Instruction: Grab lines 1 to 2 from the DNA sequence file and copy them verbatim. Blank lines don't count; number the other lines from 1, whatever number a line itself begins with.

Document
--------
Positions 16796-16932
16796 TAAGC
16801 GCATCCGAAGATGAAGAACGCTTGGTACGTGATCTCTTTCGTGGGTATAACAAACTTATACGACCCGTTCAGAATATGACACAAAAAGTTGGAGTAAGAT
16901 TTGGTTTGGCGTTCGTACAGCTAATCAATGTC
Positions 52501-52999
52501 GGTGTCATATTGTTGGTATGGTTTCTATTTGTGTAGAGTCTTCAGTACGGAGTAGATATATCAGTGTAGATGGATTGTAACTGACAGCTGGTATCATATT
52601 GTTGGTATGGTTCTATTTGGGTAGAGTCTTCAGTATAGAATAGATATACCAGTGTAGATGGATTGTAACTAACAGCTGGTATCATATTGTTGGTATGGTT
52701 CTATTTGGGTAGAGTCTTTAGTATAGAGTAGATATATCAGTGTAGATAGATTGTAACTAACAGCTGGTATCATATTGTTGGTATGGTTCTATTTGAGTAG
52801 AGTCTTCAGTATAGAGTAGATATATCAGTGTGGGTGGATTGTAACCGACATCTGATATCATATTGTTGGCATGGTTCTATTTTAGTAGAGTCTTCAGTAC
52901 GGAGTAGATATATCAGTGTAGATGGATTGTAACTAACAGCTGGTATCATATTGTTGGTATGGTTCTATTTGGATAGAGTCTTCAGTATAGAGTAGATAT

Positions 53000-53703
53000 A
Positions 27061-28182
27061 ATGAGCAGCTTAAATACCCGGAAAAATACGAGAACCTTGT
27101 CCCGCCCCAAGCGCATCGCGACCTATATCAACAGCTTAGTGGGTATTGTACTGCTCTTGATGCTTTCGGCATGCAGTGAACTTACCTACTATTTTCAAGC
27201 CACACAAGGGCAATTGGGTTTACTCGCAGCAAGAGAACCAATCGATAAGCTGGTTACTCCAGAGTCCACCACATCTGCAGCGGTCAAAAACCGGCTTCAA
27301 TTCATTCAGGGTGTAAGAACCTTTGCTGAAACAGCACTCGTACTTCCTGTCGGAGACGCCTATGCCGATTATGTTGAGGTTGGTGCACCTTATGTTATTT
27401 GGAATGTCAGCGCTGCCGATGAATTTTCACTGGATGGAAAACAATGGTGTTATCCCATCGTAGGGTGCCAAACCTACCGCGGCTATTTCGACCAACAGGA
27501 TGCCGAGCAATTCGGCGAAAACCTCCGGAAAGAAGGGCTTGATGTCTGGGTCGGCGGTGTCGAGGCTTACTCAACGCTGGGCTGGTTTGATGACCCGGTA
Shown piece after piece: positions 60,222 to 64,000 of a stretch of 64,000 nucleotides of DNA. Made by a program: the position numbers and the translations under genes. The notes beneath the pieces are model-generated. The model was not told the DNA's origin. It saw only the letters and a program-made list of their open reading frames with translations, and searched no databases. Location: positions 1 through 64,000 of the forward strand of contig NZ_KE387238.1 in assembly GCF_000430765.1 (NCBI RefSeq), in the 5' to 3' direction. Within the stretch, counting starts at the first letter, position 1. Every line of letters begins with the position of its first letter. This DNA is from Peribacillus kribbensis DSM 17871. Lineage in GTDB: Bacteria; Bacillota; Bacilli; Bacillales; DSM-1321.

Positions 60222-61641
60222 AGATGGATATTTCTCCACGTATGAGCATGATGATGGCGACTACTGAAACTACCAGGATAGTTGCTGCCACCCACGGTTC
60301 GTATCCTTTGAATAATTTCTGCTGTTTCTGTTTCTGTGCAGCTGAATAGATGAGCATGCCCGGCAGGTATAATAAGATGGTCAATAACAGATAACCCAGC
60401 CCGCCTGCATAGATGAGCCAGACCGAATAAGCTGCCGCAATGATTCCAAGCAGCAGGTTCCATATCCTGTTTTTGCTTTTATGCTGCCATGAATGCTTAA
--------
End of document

Positions 16796-16932
16796 TAAGC